How many batteries does Energiewende need?

German energy policy is to base power generation on renewables and phase out nuclear power.  The trouble with this, is that there are always some days when there is no wind and no sun. No problem, it is argued,  because energy can be stored on very windy days for just these cases.  So can battery energy storage really tide Germany over such lull periods? If so, how many standard car batteries would you actually need?

German daily energy production for 3rd week in 2006 with low wind speeds. Energy storage would need to replace all 'conventional' energy.

German daily energy production for 3rd week in 2016 during low wind speeds. Energy storage would need to replace all ‘conventional’ energy if as planned Germany abandons nuclear and coal.

The average German daily electrical energy demand is 1.4 TWh during winter months but can peak to 1.6 TWh.  A standard  (65Ah) car battery can store 0.78 KWh of energy. Therefore to power Germany for one day without any significant wind or solar input during winter would need at least

\frac{1.4 \times 10^{12}}{0.78 \times 10^3}

or 1.8 \times 10^9 batteries !

There are currently 1 billion cars and trucks in the world. So Germany’s energy storage solution  would need to requisition all of these , plus then manufacture 800 million more just to cover one day without wind in Winter.

If instead Germany decided to buy Tesla Powerwall battery packs priced at $3000, then they would only need 220 million of them for a total cost of $660 billion.  However for energy security insurance they probably need about seven times that number to cover a full week for a total cost of ~ $4.6 trillion.

Posted in Energy, renewables, Science, Technology | 12 Comments

The Atmosphere is getting heavier

The earth’s atmosphere is gaining mass due to fossil fuel burning.  When we burn coal we add extra carbon atoms to the atmosphere in the form of CO2. For every O2 molecule that we take out of the atmosphere we simply release back an extra carbon atom tacked on. The net effect of this is to increase the total mass of the atmosphere, resulting in a net  increase in atmospheric pressure. How large is this effect and  are there any long term consequences? I decided to look into this after a twitter exchange. All estimates  and any errors are all my own fault. First some facts.

  • Molar mass of CO2 is 41 44g/mol
  • Molar mass of O2 is 32g/mol
  • Mean molar mass of air is 29g/mol

CO2 levels have increased by about 43% since 1750. This means that about 0.14% of atmospheric oxygen has been converted to CO2. This is also confirmed by measurements.

o2_plot

O2 levels are falling by about 19 parts per million each year. This has no effect on nature or on human health, but it is still significant.

So the net fractional increase in mass for the oxygen component is 0.0014*(44-32)/32 = 0.0005. Oxygen is 20% of the atmosphere but makes up 28% of its mass. Therefore the increase in atmospheric mass caused so far by fossil fuel burning is 0.0011 0.0014%. This works out at ~ 5.7 7.2 x 10^14 kg

This figure is nearly half of the annual variation in atmospheric mass of 1.5 x 10^15 kg due to water vapor (1.5 x 10^15 kg). So it is certainly not negligible. This increase in mass m implies a proportional increase in surface pressure P_s through the hydrostatic relationship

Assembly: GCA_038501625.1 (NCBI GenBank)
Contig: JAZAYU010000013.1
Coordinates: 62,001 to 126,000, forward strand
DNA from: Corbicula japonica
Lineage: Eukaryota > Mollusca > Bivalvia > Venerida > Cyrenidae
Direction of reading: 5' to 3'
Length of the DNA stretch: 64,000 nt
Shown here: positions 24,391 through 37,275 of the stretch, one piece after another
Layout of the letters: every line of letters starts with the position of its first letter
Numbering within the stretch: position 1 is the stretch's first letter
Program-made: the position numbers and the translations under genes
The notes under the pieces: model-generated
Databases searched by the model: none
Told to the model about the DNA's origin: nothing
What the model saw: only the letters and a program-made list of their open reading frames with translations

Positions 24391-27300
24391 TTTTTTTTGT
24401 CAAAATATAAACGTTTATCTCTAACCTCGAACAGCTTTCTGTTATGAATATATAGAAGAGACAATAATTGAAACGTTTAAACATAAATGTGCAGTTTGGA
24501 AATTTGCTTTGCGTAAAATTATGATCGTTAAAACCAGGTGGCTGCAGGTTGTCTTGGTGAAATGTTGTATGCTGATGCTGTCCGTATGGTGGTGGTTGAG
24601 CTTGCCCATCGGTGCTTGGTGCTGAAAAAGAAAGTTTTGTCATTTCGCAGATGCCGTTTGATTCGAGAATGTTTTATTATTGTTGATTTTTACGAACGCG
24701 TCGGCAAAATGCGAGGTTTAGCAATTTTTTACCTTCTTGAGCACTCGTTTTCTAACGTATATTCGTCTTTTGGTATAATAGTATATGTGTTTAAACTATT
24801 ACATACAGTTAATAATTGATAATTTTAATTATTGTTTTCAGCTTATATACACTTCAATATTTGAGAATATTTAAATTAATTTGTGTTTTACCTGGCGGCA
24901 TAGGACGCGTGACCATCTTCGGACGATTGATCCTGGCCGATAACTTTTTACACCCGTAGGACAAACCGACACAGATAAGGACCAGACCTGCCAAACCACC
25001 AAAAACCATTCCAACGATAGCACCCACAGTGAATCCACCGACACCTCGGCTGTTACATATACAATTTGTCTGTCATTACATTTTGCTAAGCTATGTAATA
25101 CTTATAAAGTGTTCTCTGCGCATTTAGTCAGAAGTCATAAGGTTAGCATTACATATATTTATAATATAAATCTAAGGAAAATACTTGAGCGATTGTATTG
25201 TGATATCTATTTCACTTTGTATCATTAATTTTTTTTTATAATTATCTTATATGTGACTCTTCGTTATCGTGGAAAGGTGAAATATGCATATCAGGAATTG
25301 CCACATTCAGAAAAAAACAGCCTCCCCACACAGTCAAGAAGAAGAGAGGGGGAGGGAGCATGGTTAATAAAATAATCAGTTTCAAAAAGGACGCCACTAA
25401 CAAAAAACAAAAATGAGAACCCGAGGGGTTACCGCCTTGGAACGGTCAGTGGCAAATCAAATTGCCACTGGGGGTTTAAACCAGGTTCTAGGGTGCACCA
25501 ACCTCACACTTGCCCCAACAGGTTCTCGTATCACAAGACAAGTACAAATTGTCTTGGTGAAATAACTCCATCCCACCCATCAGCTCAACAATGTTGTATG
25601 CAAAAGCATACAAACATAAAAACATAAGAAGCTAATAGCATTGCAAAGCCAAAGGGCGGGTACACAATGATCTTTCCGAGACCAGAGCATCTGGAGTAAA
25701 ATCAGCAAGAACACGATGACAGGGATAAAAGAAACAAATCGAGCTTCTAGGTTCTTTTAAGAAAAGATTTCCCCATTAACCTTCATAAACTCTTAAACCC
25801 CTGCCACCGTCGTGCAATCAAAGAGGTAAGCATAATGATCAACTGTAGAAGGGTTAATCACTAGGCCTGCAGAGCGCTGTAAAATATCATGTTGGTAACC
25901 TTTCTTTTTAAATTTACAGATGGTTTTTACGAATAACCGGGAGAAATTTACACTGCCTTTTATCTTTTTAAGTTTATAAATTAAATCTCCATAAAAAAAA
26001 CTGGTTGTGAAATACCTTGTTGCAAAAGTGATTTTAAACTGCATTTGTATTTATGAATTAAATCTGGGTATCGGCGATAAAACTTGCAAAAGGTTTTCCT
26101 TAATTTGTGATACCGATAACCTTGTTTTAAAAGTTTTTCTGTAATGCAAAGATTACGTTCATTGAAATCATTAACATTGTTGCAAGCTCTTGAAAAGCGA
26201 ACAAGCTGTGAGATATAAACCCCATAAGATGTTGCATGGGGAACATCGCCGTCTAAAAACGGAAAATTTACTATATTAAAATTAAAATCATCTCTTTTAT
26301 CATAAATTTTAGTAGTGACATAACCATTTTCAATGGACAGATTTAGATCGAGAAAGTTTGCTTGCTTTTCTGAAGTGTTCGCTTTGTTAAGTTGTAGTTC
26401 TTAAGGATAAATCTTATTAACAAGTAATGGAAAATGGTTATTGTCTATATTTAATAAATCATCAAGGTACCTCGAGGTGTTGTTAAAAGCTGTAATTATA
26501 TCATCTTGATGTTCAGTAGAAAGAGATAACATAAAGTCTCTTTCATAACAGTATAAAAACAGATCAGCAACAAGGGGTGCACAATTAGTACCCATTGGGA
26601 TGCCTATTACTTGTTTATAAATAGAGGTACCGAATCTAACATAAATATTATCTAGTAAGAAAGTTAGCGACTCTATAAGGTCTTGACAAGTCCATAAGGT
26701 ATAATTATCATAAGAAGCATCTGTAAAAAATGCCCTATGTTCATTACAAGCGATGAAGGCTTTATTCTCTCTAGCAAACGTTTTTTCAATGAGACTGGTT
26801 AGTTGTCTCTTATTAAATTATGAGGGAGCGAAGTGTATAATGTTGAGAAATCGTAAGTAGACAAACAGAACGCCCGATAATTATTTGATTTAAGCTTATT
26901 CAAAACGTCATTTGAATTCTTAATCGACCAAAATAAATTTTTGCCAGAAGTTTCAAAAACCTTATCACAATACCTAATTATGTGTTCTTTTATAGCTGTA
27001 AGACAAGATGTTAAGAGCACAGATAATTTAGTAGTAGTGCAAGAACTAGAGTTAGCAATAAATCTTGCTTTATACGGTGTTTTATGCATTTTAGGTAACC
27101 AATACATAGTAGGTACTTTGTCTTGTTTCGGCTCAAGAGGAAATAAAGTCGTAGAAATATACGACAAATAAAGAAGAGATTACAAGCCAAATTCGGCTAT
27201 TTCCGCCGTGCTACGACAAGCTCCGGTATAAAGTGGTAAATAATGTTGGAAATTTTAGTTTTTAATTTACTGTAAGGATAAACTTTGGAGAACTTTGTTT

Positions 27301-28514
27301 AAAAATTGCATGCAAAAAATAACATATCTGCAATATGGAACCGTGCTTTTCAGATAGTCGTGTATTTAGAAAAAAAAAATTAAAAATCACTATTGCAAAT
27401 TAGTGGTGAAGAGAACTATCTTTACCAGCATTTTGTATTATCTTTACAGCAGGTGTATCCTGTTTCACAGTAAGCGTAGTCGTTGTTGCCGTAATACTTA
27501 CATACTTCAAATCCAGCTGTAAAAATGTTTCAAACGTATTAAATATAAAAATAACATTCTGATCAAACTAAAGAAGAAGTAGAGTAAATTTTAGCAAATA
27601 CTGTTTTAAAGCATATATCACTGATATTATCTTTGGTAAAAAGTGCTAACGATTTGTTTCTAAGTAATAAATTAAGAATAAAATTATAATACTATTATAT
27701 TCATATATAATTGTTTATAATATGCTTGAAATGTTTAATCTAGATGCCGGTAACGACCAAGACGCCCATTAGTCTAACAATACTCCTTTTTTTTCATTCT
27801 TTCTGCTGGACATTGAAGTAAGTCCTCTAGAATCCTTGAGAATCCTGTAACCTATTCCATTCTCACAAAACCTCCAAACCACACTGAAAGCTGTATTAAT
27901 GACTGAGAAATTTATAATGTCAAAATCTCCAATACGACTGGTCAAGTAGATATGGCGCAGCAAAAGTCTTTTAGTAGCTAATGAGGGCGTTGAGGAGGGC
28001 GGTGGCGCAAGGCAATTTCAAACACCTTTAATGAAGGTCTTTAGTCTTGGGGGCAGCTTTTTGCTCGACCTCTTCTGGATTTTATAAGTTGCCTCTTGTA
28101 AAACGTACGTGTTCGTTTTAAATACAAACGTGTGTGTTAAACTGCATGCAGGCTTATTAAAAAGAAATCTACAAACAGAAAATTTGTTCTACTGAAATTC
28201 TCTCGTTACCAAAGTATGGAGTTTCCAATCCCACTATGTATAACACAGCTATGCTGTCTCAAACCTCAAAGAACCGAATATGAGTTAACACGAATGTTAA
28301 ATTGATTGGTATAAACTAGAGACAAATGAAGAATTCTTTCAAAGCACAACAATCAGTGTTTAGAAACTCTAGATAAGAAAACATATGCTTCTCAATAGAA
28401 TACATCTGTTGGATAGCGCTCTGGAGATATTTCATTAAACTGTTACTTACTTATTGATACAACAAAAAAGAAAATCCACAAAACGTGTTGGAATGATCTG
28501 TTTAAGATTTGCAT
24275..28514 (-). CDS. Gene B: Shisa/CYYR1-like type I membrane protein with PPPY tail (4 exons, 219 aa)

P_s = mg
Therefore average surface pressure has increased by ~ 0.011 mb. Does such a small increase matter? What effects if any will this extra mass have?

  • Firstly the slight increase in surface pressure combined with a 40% increase in CO2 density will increase the absorption of CO2 in the world’s oceans.
  • Secondly the extra CO2 molecules will lead to an enhancement in the dissociation of CO2 by UV to CO and O2 in the stratosphere.
  • Thirdly a higher concentration of CO2 will lead to enhanced rock weathering through the dissolving of CO2 in rainwater.

All these tend to increase the natural sinks that remove CO2 from the atmosphere over the long term.  The retention of CO2 emissions is stable at about 42%, so about half of the excess is absorbed each year. This fraction has not noticeably changed for several decades. More subtle effects I can think of are as follows.

  • Barometric pressure falls as P = P_0 \exp{- \frac{M_ag}{RT}z} There has been a very small increase in M_a (molecular weight of air) which therefore will slightly decrease the scale height. The troposphere shrinks a little.
  • There would also be a very small increase in the Dry adiabatic lapse rate \Gamma = -\frac{g}{C_p} because C_p for CO2 is 16% smaller than ‘air’.

The first effect would tend to offset the enhanced CO2 greenhouse effect, whereas the second would enhance it further, although this lapse rate change (1 part in a thousand) is essentially negligible.  In any case, I doubt whether any of this is included in any climate model.

Update: corrected for Molar mass of CO2 (44 not 41)

Posted in Climate Change, climate science, Science | Tagged | 20 Comments

Climate Change spiralling out of control

Last

Click on above to view full animation

This is an updated animation to make it look similar to that of Ed Hawkins Click on the image to view the full animation.

The Eemian interglacial was about 3C warmer than today. If we can learn to control CO2 levels perhaps we can avoid the next devastating glaciation due to start in a few thousand year time. We would then need to keep CO2 > 400ppm !

Posted in Climate Change, Ice Ages | 6 Comments